• I think the most straight forward route would be to simply add a flag and when rendering the control, as i do in Demo_Control, you can check that flag and easily change the class, append text, change div style attributes and so forth without much of a modification.

    There is also a couple functions available that could be useful for testing/rendering of values:
    get_settings_errors – Handy if you have many settings errors being checked
    settings_errors – Handy if you want to just see if there was an error

    The value passed back from the first call is an array of arrays like the following:
    ‘setting’ => $setting,
    ‘code’ => $code,
    ‘message’ => $message,
    ‘type’ => $type

    which you can filter based on setting just as easily as you can elsewhere in your plugin.

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  • Be wary of the pingback, it is not stylistically sound, and the programming logic is in need of sprucing up. It does illustrate how to catch a single error. By and large, however, the SAPI will show all errors on its own without this interaction. The approach he has provided is useful for changing the colors of fields and the like, but be aware that you will need to do some thinking as his code is only an example.

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  • Max Bode

    i was wondering how to pass variables to callback functions called in functions like add_settings_field.
    I tried the following two approaches and none of them worked!
    ‘Demo Control Name’,
    array(‘DemoPlugin’, array(‘Demo_Control’, ‘Variable’)),
    ‘Demo Control Name’,
    array(‘DemoPlugin’, ‘Demo_Control’, ‘Variable’),

    Do you know any way to solve this?

  • You don’t typically send variables in with that function, but you can with the args parameter. That entry is a callback type and passed in its entirety through to call_user_func.

    If you look into the functions signature you will see an extra parameter $args = array(); If you add that parameter you will be able to pass in a set of arguments to your callback:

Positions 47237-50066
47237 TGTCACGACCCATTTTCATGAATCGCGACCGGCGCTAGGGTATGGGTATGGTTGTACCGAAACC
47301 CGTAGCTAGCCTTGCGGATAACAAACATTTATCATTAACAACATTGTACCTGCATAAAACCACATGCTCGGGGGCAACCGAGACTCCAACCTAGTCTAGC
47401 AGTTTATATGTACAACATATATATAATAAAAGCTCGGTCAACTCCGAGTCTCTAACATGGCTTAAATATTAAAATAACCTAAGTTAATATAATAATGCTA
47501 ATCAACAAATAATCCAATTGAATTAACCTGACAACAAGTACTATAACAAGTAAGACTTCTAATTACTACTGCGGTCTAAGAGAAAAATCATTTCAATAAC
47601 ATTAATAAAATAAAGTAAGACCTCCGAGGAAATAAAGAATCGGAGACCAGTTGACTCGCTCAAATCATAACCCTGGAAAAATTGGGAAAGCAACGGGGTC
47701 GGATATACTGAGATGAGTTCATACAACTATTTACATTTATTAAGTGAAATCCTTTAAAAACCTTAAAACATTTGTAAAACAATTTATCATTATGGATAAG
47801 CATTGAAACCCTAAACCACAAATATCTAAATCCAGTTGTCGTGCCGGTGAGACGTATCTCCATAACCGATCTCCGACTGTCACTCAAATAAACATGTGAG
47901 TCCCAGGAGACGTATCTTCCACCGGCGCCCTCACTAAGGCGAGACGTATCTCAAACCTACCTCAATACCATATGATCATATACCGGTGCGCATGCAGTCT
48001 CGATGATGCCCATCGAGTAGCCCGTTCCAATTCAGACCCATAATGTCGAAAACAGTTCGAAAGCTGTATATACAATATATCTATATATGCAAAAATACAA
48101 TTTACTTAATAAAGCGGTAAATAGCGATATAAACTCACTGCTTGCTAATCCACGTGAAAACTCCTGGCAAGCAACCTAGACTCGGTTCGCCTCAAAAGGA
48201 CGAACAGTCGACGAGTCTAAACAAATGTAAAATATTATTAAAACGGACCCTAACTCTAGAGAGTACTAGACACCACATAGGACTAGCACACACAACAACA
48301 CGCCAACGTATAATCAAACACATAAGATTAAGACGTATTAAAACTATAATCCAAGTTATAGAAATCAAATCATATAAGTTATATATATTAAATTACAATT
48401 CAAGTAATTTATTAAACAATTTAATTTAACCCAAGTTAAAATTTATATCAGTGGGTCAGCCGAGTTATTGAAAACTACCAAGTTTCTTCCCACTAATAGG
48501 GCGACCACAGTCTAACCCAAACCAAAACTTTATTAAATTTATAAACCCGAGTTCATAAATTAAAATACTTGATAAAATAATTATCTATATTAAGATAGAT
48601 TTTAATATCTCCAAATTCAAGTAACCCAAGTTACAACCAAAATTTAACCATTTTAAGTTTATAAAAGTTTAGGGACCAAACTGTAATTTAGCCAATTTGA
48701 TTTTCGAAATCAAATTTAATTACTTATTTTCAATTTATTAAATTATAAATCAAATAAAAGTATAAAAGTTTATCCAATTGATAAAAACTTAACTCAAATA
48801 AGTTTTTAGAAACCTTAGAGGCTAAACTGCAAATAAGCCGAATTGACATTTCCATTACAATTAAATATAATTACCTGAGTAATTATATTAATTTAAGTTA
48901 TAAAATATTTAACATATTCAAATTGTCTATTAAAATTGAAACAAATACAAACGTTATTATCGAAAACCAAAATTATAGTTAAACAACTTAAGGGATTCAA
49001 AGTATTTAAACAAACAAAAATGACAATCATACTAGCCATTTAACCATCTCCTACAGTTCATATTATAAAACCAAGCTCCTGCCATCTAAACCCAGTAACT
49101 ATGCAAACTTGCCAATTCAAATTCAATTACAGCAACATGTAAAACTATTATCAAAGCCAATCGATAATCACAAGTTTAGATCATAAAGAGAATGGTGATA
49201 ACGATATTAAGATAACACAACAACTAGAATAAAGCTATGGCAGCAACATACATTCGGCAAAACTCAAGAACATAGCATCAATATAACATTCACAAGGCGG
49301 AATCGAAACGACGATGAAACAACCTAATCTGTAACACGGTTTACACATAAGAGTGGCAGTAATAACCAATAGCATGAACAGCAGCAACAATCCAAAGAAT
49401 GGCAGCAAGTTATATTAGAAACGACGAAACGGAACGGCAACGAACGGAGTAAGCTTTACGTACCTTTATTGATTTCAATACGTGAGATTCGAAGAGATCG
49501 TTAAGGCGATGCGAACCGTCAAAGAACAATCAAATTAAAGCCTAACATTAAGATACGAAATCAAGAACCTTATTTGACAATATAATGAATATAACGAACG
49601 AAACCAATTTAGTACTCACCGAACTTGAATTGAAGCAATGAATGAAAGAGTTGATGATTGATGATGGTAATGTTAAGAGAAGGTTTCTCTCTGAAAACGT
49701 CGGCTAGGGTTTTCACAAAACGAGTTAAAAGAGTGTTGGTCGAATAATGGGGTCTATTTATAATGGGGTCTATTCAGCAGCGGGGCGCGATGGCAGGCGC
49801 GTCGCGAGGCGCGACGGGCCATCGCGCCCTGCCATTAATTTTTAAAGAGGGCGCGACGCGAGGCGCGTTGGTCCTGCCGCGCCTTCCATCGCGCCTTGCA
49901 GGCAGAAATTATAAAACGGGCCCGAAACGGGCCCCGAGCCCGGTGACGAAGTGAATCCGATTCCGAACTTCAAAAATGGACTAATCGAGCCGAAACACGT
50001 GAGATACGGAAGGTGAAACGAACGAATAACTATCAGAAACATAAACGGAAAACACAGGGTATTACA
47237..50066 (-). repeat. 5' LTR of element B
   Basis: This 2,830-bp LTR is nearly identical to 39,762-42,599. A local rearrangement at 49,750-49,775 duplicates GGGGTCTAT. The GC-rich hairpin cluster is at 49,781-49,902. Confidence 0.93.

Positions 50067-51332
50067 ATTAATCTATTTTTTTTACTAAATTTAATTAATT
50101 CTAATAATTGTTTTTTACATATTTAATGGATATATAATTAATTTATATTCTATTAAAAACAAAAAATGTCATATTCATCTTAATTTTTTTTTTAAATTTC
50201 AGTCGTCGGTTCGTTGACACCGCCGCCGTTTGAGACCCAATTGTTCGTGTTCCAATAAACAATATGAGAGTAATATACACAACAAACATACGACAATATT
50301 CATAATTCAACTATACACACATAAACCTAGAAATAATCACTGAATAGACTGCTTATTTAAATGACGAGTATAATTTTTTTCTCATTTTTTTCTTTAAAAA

function add_settings_field($id, $title, $callback, $page, $section = ‘default’, $args = array()) {

    $wp_settings_fields[$page][$section][$id] = array(‘id’ => $id, ‘title’ => $title, ‘callback’ => $callback, ‘args’ => $args);

    call_user_func($field[‘callback’], $field[‘args’]);

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  • Unluckily I don’t understand much of this. I have a small problem that I can’t find a solution yet on the net.
    All articles I read about Settings pages on WP, are using get_option, but what if my data is in another database and not in wp_options? Than I can’t use get_options. I tried using the global wpdb and making a query, but than my settings page crashes.

    • That is a kind of odd situation in and of itself. WordPress uses its own database, and if its in something else you should be turning to the database functions of PHP to grab it, but then it becomes less about wordpress settings. I would suggest either you merge your settings into the wordpress settings world, or you dont use wordpress for your plugin, or you use the database functionality.

      If you mean its in a different table, that is typically alright, but again, it wont be fun to grab. Again, i would turn to the php db interaction to grab it.

      Can you be more specific about your errors when it crashes? What actually happens?

  • Hi there – I have just started a new job and trying to get up to speed with WordPress – primarily spent past 2 1/2 years using Umbraco… This tutorial is ideal to aid my understanding of how to add functionality to a site. However i have not been able to get it to work and it would appear the code is no longer available for download. I havae activated my plugin and the option is available under “Settings” however no form appears – I must be missing something obvious. Are you able to provide the source code for me to compare against? Cheers, Nigel

    • Sorry about that, Been having a lot of problems with WP lately and im looking for alternative software to try to avoid it in the future. Thanks for bearing with me:

  • Hi, hope you read this.

    I gat trouble with the add_settings_error() function, i have a lot of inputs to sanitize , but i can’t get it work

    some of mi validation code are like this
    $input[‘iflowid’] = ( $input[‘iflowid’] == ” ? ‘iflows’ : $input[‘iflowid’] );
    $input[‘iflowid’] = str_replace(” “, “_”, $input[‘iflowid’]);
    $input[‘aspect_ratio’] = ( !is_numeric($input[‘aspect_ratio’]) ? 1.964 : $input[‘aspect_ratio’] );

    Can you explain what happens

    Tks in advance

    • I have no idea what you are trying to do there, but since this is not an interview i wont waste either of our time telling you how PHP works. If you have a more direct and or interesting question i would be happy to help, otherwise i would suggest #Help on the phpfreaks irc server for further information on debugging your code.

      • ok, no problem, i solved now.
        Sorry for the interview and the waste of your time.